Channel 10 poll shows Yesh Atid passing Likud, but Right still dominant

Zionist Union leader Herzog shrugs off faction’s drop to eight Knesset seats: "I will replace Netanyahu."

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January 1, 2017 01:08
2 minute read.
Yair Lapid and Isaac Herzog

Yair Lapid and Isaac Herzog. (photo credit: MARC ISRAEL SELLEM)

Yesh Atid passed Likud by three seats in a poll released by Channel 10 Friday, but the Right maintained a majority of the Knesset.

If an election were held last week, citizens would give Yesh Atid 27 seats and Likud 23. Yesh Atid currently holds 11 seats in the Knesset, while Likud is the largest faction with 30.

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However, nearly twice as many people think Prime Minister Benjamin Netanyahu is the best candidate for prime minister (27%). Yesh Atid leader MK Yair Lapid (15%) was in second, former defense minister Moshe Ya’alon followed with 9%, then Bayit Yehudi chairman Naftali Bennett with 7%, followed by 5% for opposition leader Isaac Herzog (Zionist Union).

Other results of the poll conducted by Dr. Ariel Ayalon and Stat Net show Bayit Yehudi rising from eight to 12 seats, tied with the Joint List, which dropped one from its current 13. Yisrael Beytenu would grow to 10 seats from six.

Zionist Union dropped 16 seats from its 24, ending up with eight, and Kulanu lost three of its 10 seats.

Rounding out the rest of the survey was Shas with eight seats, a one-seat increase; a one-seat increase for Meretz, bringing them to six; and United Torah Judaism, who would retain all seven of their seats from the last election.

The current political realities would make it easier for the Likud to form a coalition with these poll results, even though they fell three seats behind Yesh Atid.

If the same parties that are in the 34th government would join the 35th government, the coalition would amount to 67 seats.

The haredi parties have vowed not to sit in a coalition with Yesh Atid. Bayit Yehudi, which opposes a Palestinian state, would also likely have difficulty doing so, and Arab parties have never been part of a coalition. Assuming the Likud would prefer to be the largest party in the opposition, Lapid would be left with only 58 seats, not enough for a 61-seat majority.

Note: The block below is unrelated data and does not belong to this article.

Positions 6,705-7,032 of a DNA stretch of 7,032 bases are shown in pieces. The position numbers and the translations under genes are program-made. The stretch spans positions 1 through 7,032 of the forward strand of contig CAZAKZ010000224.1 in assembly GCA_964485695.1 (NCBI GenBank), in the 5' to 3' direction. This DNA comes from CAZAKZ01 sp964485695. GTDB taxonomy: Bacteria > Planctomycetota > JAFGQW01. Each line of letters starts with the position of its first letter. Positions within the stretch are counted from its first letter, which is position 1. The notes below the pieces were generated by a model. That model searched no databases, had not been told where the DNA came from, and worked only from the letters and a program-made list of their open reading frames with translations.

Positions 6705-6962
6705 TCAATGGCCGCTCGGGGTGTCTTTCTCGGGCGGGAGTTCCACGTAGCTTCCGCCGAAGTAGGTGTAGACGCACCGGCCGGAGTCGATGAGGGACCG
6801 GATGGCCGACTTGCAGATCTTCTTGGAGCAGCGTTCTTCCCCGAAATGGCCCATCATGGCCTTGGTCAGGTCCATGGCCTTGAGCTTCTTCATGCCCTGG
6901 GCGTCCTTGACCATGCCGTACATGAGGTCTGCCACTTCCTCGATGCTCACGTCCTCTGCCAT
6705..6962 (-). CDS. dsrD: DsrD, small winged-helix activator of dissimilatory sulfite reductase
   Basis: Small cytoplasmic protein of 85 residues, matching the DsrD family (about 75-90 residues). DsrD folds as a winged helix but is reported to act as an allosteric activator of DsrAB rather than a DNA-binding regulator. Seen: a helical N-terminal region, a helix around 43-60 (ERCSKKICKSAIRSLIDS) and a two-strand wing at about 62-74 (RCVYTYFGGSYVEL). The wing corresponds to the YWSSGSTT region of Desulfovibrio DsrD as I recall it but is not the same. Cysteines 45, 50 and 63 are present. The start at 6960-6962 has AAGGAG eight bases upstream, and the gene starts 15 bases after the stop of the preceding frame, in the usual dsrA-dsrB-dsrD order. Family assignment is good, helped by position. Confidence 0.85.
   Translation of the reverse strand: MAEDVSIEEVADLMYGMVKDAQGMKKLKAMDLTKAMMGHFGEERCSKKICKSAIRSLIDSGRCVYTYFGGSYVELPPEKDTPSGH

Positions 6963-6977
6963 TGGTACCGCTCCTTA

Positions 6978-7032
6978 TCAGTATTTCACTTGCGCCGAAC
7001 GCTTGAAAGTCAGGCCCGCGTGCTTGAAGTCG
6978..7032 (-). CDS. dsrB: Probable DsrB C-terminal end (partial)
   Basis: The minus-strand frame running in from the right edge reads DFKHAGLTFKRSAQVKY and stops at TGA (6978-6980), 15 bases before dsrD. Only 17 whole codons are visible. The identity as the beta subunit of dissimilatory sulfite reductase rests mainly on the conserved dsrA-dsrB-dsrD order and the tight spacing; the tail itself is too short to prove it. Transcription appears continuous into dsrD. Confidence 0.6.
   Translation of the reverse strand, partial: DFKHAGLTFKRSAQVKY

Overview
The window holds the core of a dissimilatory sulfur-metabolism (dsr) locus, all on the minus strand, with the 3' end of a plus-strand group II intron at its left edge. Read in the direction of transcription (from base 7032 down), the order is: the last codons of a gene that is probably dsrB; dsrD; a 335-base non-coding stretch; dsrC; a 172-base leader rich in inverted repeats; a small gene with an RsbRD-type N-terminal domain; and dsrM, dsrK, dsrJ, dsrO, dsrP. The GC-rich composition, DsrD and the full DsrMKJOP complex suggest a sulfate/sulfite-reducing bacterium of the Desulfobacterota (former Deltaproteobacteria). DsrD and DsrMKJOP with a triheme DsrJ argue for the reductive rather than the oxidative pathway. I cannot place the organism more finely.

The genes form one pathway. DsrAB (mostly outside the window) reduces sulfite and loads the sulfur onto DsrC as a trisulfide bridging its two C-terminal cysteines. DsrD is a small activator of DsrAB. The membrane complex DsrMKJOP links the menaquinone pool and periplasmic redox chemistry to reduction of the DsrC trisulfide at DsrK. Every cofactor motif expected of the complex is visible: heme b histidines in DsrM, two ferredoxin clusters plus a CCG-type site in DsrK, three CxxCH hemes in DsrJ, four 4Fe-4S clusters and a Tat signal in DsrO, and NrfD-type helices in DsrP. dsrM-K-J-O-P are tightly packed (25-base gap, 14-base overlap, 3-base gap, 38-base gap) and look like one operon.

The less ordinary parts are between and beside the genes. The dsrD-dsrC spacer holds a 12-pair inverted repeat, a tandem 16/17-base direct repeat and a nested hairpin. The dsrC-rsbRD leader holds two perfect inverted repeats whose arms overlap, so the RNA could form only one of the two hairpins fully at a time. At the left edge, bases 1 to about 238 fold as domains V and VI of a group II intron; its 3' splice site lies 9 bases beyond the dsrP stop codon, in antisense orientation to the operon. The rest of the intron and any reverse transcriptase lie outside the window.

Still, the poll found that 31% had yet to decide how they would vote.

Shas leader Arye Deri confirmed that his party would not join a Lapid-led coalition on Channel 10 Saturday night, adding that he would recommend the leader of the largest right-wing party as the next prime minister. He also called 27 seats for Yesh Atid an “imaginary” scenario.

Herzog shrugged off the poll at a Saturday cultural event in Haifa, saying: “If polls were always right, Hillary [Clinton] would be president, Brexit would have failed, the referendum in Colombia would have worked and the prime minister of Italy would have won, so I suggest everyone calm down.”

The Zionist Union leader said his party had done better in other polls, and Likud and Yesh Atid both dropped significantly in the past and later improved their political standing.

Herzog maintained that he would be the next prime minister.

“I will replace Netanyahu at elections – not because of an investigation,” he stated. “Before me stand two leaders.

One, Netanyahu, who has completely lost control, and another, Lapid, who doesn’t talk about the important issues at all... and therefore the public will wise up eventually.”

Herzog called Netanyahu intelligent, but weak, claiming the prime minister refuses to make the important, historic decisions that come with the position.

Daniel J. Roth and Laura Sigal contributed to this report.


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